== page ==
• Convention on International Trade in Endangered Species of Wild Fauna and Flora (CITES)

  • Convention on Wetlands of International Importance (Ramsar Convention)

  • World Heritage Convention 

  • United Nations Framework Convention on Climate Change (UNFCCC) 

The “National Biodiversity and Action Plan 2016-2025” is the primary document outlining the Lao PDR’s biodiversity priorities, and is accessible on the Convention on Biological Diversity’s Lao PDR country profile website. The plan’s goal is to “enhance the role of biodiversity as a national heritage and as a substantial contributor to poverty alleviation, as well as sustainable and resilient economic growth”. To this end, 29 NBSAP targets have been identified, including: 

  • “The extinction of at least 5 priority species (to be determined from the Lao Red lists) are effectively prevented through better law enforcement and in situ and ex situ conservation.” (Target 1.5.3) 

  • “At least 250 Fish Conservation and breeding sites (that include local /indigenous species) are established and are recognized /supported by stakeholders living in the watersheds where these sites belong.” (Target 1.2.1)

  • “Corporate Social Responsibility (CSR) and BD concerns are incorporated in the internal code of conduct (or agreed standard business practices) among companies in at least 5 key industries (energy, agriculture, forestry, tourism and chemical)” (Target 2.2.2)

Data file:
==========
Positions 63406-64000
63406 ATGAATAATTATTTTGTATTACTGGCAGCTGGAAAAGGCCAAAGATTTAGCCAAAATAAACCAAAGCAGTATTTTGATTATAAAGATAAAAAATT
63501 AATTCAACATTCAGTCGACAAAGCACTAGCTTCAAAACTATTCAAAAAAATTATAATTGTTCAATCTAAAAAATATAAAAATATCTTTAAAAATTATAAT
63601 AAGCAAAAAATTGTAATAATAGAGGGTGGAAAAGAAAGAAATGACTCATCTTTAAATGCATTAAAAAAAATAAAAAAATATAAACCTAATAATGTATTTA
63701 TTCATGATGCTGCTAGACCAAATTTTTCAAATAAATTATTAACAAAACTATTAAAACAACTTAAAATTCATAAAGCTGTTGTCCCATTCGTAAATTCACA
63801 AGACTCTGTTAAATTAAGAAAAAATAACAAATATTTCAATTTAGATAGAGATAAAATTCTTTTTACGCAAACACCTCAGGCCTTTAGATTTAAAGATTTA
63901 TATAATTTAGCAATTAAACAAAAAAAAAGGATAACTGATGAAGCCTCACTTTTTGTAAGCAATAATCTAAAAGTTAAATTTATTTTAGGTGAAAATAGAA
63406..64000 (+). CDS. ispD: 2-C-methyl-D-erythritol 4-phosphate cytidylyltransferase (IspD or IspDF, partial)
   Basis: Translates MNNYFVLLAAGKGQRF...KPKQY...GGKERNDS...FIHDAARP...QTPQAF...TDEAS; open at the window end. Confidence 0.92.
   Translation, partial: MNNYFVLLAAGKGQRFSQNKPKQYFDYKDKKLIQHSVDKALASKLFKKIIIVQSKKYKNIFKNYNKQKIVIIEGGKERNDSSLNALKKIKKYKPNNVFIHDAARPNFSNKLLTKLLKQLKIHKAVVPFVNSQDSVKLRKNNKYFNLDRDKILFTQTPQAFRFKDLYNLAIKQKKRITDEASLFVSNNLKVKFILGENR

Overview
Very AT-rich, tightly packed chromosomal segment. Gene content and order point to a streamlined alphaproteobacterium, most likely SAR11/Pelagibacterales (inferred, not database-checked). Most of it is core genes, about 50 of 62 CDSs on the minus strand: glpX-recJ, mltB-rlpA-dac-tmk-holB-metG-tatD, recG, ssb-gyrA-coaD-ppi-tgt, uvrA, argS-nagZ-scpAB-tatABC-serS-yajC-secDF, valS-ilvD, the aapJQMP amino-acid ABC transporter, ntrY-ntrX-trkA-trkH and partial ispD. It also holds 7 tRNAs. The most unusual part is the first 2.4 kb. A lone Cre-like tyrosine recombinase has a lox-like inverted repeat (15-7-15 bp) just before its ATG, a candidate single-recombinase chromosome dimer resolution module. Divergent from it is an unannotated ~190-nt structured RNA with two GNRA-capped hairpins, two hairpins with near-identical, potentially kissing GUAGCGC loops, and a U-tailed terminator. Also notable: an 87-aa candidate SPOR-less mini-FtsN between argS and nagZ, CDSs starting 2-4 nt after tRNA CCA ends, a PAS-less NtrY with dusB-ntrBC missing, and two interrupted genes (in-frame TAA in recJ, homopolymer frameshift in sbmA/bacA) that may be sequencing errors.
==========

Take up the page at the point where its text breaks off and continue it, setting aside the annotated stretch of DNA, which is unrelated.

© Eleanor Briggs

MAIN INDUSTRY SECTORS, CHALLENGES AND OPPORTUNITIES

Lao PDR is experiencing very strong economic growth, driven by numerous foreign investments. The country’s biodiversity has been negatively impacted by developments, particularly resulting from private sector investment, including agricultural expansion, forest extraction, mining, as well as linear infrastructure and hydropower dam construction. 

Hydropower development in particular, is progressing at a seemingly unsustainable rate, with 90 projects planned over the next decade. 33% of Lao PDR’s wealth is estimated to be generated through hydropower development. Additionally, the development of mining and hydropower projects within protected areas is not uncommon, with resulting impacts on unique and irreplaceable biodiversity. 

In recent years, the Government of Lao PDR has demonstrated greater political will to reconcile its development and conservation objectives and achieve long-term sustainable management of biodiversity. Promising developments at the national policy level include:

  • Prime Minister’s Decree on Protected Area (PA) management: Issued in 2015, the decree clarifies the management of PAs and states that compensation must be paid for development projects in PAs.

  • Prime Minister’s Decree on development concessions: Issued in 2012, the decree requires the Ministry of National Resources and Environment (MONRE) to assess concessions, documenting their location, environmental and social compliance, and develop methods to better plan for where they should be placed in the future. 

  • Decree on the approval and promulgation of the policy on sustainable hydropower development in Lao PDR: Issued in 2015, the decree defines the principle of hydropower project sustainability and states that projects are subject to Environmental and Social Impact Assessments (ESIA), apply the mitigation hierarchy and develop sustainable biodiversity management plans.